What is Shavuot? The Jewish holiday of Shavuot is one of the seven major Jewish festivals in the Jewish calendar year. The holiday commemorates receiving the Torah on Mt. Sinai. It is 50 days exactly from Passover, and the time in between is called "Counting of the Omer." This refers to how farmers would count each day after Passover, and, on the 50th day, the farmers would take the first fruits of the harvest and make a pilgrimage to the Temple in Jerusalem to make a thanks offering to God. Although the Temple days are past, the Counting of the Omer still happens. Shavuot today is celebrated by all-night study sessions, reading the 10 Commandments from the Torah and the Book of Ruth in Synagogue, and eating a dairy meal.
Shavuot is connected to Passover because Passover commemorates being released from slavery, and Shavuot commemorates receiving the Torah, the time when the Children of Israel became God's people by accepting the Law. Together, the holidays symbolize bookends on the story of the Jewish people's growth from slavery to Pharaoh to willing servitude to God.
The Book of Ruth comes from the Tanach, which contain additional writings considered text, but antecedent to Torah. The story of Ruth is about the harvest time, which is related to Shavuot, and a woman who wished to become Jewish. Indeed, Ruth is the first documented convert to Judaism, and she is also the great grandmother of King David.
Shavuot is considered a Yom Tov, a category of holiday which, like Shabbat, restricts work and calls for festive meals, Kiddush (sanctifying wine), challah (braided bread for celebrating holidays), prayer and study. The traditional greeting for Shavuot is chag sameach, which means "happy holiday."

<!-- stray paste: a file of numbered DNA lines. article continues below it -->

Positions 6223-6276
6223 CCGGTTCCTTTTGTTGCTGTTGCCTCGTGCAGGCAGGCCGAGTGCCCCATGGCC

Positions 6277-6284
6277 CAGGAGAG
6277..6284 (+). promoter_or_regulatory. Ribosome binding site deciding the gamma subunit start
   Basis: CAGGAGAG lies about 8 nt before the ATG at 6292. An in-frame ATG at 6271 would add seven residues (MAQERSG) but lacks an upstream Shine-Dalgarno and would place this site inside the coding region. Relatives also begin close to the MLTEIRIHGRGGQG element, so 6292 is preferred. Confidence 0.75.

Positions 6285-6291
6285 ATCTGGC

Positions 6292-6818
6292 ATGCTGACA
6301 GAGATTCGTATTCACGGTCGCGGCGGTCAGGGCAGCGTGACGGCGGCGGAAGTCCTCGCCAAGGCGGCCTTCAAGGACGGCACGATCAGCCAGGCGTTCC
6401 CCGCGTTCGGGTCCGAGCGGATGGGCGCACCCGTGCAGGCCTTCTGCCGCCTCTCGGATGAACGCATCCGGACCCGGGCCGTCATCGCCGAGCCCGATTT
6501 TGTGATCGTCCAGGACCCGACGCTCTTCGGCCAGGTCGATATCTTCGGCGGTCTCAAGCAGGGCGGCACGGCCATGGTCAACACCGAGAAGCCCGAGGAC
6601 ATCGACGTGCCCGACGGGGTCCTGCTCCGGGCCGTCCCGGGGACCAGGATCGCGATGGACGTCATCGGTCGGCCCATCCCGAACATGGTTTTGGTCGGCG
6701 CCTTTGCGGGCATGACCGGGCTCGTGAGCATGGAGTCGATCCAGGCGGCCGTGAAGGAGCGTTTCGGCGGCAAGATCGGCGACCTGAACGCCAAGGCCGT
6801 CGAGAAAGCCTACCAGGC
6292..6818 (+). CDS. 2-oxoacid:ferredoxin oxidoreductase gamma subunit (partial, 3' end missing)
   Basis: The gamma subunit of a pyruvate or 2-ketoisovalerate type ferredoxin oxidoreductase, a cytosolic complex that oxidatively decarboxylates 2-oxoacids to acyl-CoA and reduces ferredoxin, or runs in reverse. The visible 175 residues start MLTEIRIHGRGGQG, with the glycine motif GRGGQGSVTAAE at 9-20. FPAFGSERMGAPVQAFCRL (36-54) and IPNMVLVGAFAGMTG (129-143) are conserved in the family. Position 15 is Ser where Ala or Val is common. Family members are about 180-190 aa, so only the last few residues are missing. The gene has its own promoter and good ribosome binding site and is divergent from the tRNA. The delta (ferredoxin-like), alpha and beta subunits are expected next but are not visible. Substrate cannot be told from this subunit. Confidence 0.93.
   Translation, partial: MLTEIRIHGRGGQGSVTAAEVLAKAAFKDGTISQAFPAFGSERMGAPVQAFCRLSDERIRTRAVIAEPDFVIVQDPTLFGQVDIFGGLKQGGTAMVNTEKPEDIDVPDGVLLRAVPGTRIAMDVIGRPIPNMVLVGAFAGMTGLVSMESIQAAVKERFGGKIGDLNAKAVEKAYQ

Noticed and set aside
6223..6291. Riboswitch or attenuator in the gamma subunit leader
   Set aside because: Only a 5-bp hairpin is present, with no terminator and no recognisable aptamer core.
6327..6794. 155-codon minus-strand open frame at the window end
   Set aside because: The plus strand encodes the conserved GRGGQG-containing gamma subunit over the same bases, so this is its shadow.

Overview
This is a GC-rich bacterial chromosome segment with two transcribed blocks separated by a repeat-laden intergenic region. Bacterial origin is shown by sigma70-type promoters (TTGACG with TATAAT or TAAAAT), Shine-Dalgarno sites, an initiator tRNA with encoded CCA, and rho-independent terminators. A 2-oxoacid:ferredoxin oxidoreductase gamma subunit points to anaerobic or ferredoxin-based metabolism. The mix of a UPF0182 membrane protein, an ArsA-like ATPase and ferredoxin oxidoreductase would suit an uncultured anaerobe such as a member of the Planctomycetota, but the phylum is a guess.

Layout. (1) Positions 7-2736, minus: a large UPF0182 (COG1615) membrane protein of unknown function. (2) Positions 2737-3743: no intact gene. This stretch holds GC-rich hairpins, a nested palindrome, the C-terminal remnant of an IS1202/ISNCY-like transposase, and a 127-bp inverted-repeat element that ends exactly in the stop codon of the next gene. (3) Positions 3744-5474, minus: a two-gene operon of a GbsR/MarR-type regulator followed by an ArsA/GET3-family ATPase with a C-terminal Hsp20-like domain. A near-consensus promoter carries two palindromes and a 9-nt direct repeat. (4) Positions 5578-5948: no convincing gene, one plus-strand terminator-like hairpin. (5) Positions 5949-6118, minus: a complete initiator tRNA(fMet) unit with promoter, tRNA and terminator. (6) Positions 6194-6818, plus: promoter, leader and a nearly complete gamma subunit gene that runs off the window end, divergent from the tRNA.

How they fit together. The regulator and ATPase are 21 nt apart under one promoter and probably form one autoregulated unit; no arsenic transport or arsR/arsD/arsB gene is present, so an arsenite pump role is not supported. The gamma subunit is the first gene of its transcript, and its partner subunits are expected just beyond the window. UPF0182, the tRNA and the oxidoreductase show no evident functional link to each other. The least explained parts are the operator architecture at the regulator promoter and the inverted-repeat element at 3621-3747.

Shavuot is traditionally celebrated for two days outside Israel, and one day for Israelis and Reform Jews. All-night study sessions are undertaken to honor the importance of study in Jewish tradition. Many houses of Jewish worship and Jewish schools hold programs all night, including various speakers, scholars and discussion.
Dairy foods such as blintzes and cheesecake are eaten on Shavuot in reference to the Torah being described by King Solomon as "milk and honey." Also, it may refer to the Israelites at Mount Sinai, who did not eat meat before receiving the Torah.
Many Synagogues hold Confirmation ceremonies for their 10th graders on Shavuot. A Confirmation ceremony is the culmination of the 10th grade year of study. Since receiving the Torah was a commitment to Judaism, the Confirmation ceremony marks the commitment of 16-year-olds to a life of Jewish study and practice.
The Jewish Passover story is told as a part of the Passover Seder. You can get all of your guests, including the kids, involved with telling the Passover story and discussing Jewish practices.
Whether we are aware of it or not, most of us are somewhat familiar with the Jewish holiday of Passover. The story behind the holiday is not only well-known and well-documented (in films and television specials, for instance), but it is also quite an exciting tale.|&&|
The Old Testament Tale|&&|
Passover begins a few thousand years ago, in the biblical Old Testament times.